During the current Sugar Season with the production estimates continuously being revised upwards, and the prospects of the growing surplus, has caused the Govt., Sugar industry and all the stakeholders in the value chain to apply their minds to resolving the problem of plenty. The bumper production not only resulted in reducing global prices but also weakening of domestic prices. Sugar prices have dropped a whopping 18% since the beginning of the current crop in October 2017.
The Indian Sugar Mills Association (ISMA) in early March had revised its sugar output projection for the 2017-18 season to 29.5 million MT, however, it appears that this figure too will be surpassed, with production having reached 28.2 million MT as of 31 March, with 2.4 million MT being produced in second fortnight of March. ISMA said that 331 out of 523 sugar mills were operational, of which 106 were in Maharashtra and 111 in Uttar Pradesh. They also claimed cane arrears were building, and stood at between Rs.16,000 crores to Rs.17,000 crores as of 31 March.
Going by the latest trends it seems that the total production for the crop 2017-18 will cross 30 million MT.
The market has been facing a huge surplus. Sugar traders have been offering lower prices to reduce inventory. Even mills have reduced their offer prices on expectations of a further increase in their output. Sugar mills have been constantly under pressure to sell their inventory to clear cane dues. Given this scenario prices will remain under pressure throughout the remainder of this year.
In order to alleviate the glut of sugar, the Central government had directed the sugar mills to export up to 2 million MTs of sugar till September 2018 under the Minimum Indicative Export Quota (MIEQ) policy as was done during 2015-16 sugar season in order to channelize some sugar out of the country.
However, not many mills in the country’s largest sugar producing state are enthused about exports. With the Global Prices of sugar at 2 ½ year lows, exports are not viable.
Whereas, the government seems to be in a wait-and-watch mode at least for the time being, under the assumption that prices will automatically firm up with the exports, negating the need for incentives.
Millers have been hoping that the Government announces a subsidy to be paid to the sugar cane farmers as part of the cane price, like it did in 2015-16 sugar season. Coping with low domestic sugar prices and building cane arrears, the millers are waiting for a clear signal from the central government regarding some incentive for export.
The Prime Minister’s office, as reported in in the media, is likely to approve a proposal to pay a subsidy of around 55 Rupees for every MT of cane crushed by the mills directly to the cane farmer, with the mill paying the balance of the sugarcane price as set by the State.
This will be a very interesting move. Industry has been demanding an incentive of Rs. 60/tn of cane crushed and the murmured numbers are very close to the industry’s demand.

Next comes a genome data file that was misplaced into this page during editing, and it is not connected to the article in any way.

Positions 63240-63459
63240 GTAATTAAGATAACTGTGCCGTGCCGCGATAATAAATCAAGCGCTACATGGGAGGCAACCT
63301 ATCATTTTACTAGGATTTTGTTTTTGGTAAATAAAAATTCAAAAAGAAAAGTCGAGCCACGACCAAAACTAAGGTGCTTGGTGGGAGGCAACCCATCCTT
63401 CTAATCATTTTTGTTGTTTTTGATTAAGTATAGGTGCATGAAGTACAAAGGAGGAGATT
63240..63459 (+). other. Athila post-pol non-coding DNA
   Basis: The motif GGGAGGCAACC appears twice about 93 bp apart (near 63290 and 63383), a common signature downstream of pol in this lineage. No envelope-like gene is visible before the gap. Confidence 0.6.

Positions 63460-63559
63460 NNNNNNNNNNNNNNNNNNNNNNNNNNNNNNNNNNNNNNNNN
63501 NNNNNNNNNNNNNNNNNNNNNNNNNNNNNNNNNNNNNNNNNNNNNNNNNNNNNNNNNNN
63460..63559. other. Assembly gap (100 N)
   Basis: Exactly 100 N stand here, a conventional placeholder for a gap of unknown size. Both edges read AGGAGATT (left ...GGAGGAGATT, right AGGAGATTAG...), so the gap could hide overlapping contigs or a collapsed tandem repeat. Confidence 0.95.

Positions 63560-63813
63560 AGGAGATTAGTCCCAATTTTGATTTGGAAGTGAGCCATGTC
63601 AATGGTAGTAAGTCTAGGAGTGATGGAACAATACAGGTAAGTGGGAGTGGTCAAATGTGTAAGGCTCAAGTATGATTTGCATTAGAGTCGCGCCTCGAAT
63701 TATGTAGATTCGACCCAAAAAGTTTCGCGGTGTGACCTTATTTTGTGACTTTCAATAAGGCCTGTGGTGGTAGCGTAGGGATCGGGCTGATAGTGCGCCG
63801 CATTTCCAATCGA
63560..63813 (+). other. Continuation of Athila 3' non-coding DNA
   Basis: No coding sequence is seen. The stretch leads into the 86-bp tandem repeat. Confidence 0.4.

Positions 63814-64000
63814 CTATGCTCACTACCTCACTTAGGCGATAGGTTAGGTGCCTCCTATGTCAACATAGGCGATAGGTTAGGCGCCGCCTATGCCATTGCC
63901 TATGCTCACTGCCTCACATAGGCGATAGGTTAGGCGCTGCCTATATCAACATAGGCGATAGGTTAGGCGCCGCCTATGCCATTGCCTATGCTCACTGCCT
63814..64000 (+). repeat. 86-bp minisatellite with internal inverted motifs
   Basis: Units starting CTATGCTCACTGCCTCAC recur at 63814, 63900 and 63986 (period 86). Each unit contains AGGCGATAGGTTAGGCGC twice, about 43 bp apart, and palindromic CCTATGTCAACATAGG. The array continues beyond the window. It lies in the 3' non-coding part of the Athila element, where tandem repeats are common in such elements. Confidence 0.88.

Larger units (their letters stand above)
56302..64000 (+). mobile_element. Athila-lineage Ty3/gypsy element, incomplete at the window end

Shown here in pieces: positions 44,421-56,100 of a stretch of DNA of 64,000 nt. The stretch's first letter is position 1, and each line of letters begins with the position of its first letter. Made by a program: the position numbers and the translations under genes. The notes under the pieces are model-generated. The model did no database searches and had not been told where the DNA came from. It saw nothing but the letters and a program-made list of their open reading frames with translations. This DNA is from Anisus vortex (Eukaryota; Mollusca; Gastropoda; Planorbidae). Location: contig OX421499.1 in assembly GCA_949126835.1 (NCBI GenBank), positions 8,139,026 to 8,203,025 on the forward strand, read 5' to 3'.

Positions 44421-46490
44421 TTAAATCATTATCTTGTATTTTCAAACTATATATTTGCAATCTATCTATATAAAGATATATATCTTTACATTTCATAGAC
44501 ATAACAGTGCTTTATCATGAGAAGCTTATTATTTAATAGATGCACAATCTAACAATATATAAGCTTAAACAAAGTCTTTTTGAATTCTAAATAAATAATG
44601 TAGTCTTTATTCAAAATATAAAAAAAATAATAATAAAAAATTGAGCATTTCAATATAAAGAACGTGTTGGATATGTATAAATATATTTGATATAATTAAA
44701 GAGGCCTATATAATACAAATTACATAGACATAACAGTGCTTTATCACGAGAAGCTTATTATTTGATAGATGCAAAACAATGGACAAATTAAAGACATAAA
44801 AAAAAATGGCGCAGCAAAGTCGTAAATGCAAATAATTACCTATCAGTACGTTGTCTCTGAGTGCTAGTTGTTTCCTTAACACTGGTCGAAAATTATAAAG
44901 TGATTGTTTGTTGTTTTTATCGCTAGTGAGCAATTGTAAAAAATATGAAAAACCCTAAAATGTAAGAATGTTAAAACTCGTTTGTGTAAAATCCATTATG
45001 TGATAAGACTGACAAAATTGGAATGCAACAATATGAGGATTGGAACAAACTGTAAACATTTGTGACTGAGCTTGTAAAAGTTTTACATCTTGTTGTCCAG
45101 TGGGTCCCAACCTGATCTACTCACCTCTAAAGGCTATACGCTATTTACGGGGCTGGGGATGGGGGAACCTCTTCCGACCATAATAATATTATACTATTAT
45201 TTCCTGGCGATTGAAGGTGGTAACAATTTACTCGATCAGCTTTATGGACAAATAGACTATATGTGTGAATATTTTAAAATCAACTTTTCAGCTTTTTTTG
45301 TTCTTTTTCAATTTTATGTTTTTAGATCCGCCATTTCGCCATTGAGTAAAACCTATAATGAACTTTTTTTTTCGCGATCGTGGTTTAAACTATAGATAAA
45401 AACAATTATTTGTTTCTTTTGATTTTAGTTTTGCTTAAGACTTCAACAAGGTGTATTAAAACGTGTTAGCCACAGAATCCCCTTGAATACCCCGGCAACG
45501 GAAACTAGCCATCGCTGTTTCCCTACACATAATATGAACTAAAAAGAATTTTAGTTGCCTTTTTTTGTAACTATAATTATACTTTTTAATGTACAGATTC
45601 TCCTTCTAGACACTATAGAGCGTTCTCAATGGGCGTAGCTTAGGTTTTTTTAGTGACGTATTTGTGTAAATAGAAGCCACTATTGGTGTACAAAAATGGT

So how does this magical number work? Suppose a mill crushes 1000 MTs of cane and let’s assume achieves a recovery of 11%. Thus it will be producing 110 MTs of sugar. Now, govt. as per MIEQ gives this mill a quota of 6% of it’s production as export quota and thus mill is supposed to export 7 MTs of sugar. Now, on achieving this, govt. will pay the cane farmer of the mill Rs. 55 PMT of cane supplied to the Mill. Which means that the Mill has to pay Rs. 55000 less for the cane it has received. This technically means to export 7 MTs, the producer indirectly benefits by Rs. 55000 and therefore for every tonne of sugar exported by a miller he will benefit by Rs. 7857 per tonne.
Now, let’s have a look on the export demand and how above subsidy calculation helps the Indian exporter. Today domestic price in MH which traditionally is the 70% contributor to sugar for export is Rs. 27500/tn. Fobbing expenses including inland transportation and cost of money sums up to Rs. 2400/tn. Thus FOB price at spot Fx rate of 65 becomes $460/tn. London Sugar is Trading at around $345/ FOB Refine sugar 45 Icumsa. Our neighboring country Pakistan Is Offering 100 ic white crystal sugar at $325/tn FOB which is today cheapest in world market and Indian sugar will compete directly with this sugar at world destinations.
As on date, Demand from Overseas Market for Indian Plantation White sugar is $330/ FOB JNPT/Mumbai.
Thus to bridge the gap of the domestic price and world market price, the govt support will come into play. With a help of Rs. 7857/tn or USD 120/tn the domestic prices can bridge the gap to export the surplus to the world market.
Looking at the above calculation it looks that it’s a win-win situation for the Sugar mills to export sugar or to trade their licenses to merchant exporter. But, as we move to a surplus scenario, the biggest question which is to be addressed is how long the industry will continue depending on govt intervention. In the same way, Industry will surely want to know, how long their raw material price (Sugarcane) will be dictated by the govt.
Till the Industry and Govt arrive to a solution where demand and supply is allowed to play the leading part, sugar will continue to taste bitter to all stakeholders during surplus and will remain a headache for Govt. during deficits.